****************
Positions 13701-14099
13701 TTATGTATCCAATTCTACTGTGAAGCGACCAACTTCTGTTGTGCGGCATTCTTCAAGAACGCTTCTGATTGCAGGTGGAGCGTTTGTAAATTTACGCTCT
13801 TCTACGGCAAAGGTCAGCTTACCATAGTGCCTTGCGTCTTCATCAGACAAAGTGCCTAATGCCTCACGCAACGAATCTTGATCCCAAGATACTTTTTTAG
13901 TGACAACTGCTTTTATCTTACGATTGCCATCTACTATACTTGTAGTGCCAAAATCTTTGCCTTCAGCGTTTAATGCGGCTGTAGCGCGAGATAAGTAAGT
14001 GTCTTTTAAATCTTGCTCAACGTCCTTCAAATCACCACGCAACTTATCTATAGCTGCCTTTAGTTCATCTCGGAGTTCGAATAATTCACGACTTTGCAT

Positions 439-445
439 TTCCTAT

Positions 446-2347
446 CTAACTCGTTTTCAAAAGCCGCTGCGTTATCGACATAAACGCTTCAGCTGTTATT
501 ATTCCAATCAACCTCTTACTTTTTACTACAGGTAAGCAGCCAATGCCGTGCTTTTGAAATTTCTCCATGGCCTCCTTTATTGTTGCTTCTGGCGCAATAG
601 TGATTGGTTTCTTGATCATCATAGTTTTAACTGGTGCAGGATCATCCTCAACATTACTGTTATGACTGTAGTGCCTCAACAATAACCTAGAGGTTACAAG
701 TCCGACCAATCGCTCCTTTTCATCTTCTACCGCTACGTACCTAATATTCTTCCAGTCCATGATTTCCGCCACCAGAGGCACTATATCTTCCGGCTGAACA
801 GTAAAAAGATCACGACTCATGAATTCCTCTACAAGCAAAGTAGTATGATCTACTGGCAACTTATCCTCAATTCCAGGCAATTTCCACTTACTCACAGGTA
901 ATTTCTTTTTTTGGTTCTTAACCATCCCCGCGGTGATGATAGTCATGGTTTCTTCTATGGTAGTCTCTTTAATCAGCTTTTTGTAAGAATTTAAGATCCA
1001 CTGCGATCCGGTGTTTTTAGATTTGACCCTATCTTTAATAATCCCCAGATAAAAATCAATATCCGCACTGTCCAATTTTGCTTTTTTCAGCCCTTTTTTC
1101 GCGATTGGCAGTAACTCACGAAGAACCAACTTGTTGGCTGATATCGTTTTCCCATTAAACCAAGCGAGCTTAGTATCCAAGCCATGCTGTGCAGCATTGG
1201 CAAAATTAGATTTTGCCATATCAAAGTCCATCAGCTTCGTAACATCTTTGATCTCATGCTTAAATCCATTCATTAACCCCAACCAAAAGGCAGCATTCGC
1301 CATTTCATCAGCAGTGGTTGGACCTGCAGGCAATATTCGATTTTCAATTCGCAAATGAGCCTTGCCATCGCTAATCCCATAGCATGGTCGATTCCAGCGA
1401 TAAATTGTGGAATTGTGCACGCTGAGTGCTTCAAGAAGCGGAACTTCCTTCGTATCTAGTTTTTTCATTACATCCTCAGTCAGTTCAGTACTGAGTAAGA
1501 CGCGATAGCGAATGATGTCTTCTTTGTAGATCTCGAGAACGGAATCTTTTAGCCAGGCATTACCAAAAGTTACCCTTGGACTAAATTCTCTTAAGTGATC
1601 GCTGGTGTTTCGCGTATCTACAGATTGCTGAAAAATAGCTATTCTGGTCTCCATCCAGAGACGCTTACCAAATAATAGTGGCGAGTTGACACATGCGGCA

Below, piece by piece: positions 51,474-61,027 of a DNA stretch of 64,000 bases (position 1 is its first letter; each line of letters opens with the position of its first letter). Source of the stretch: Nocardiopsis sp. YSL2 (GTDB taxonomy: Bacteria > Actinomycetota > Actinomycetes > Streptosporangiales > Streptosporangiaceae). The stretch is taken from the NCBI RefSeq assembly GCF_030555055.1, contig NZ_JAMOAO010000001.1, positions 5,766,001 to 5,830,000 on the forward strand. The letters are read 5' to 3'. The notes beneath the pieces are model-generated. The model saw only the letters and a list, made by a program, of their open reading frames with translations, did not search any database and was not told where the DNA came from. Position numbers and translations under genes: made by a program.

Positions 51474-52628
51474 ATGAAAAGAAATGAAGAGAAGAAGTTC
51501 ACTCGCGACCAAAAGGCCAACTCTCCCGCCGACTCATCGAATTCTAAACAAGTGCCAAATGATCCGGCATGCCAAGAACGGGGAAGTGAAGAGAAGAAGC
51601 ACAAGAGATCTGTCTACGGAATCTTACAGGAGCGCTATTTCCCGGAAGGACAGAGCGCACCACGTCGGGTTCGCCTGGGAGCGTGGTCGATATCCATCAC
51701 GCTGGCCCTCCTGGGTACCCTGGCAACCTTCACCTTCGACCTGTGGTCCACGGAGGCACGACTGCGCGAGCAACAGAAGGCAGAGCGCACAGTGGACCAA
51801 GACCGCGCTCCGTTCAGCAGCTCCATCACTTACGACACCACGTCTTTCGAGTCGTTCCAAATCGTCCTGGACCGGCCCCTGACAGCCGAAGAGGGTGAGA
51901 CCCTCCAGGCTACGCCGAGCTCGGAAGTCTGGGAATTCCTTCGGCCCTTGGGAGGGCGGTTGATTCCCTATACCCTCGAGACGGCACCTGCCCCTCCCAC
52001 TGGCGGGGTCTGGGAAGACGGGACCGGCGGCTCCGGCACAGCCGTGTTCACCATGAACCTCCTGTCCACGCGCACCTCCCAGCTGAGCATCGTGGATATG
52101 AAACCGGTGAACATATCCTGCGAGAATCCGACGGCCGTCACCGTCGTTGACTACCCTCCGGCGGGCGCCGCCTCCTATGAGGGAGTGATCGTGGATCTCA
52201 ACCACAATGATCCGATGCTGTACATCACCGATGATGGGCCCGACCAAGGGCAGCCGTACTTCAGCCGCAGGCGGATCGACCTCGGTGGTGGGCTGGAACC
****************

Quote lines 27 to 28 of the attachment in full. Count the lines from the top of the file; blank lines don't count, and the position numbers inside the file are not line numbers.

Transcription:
51701 GCTGGCCCTCCTGGGTACCCTGGCAACCTTCACCTTCGACCTGTGGTCCACGGAGGCACGACTGCGCGAGCAACAGAAGGCAGAGCGCACAGTGGACCAA
51801 GACCGCGCTCCGTTCAGCAGCTCCATCACTTACGACACCACGTCTTTCGAGTCGTTCCAAATCGTCCTGGACCGGCCCCTGACAGCCGAAGAGGGTGAGA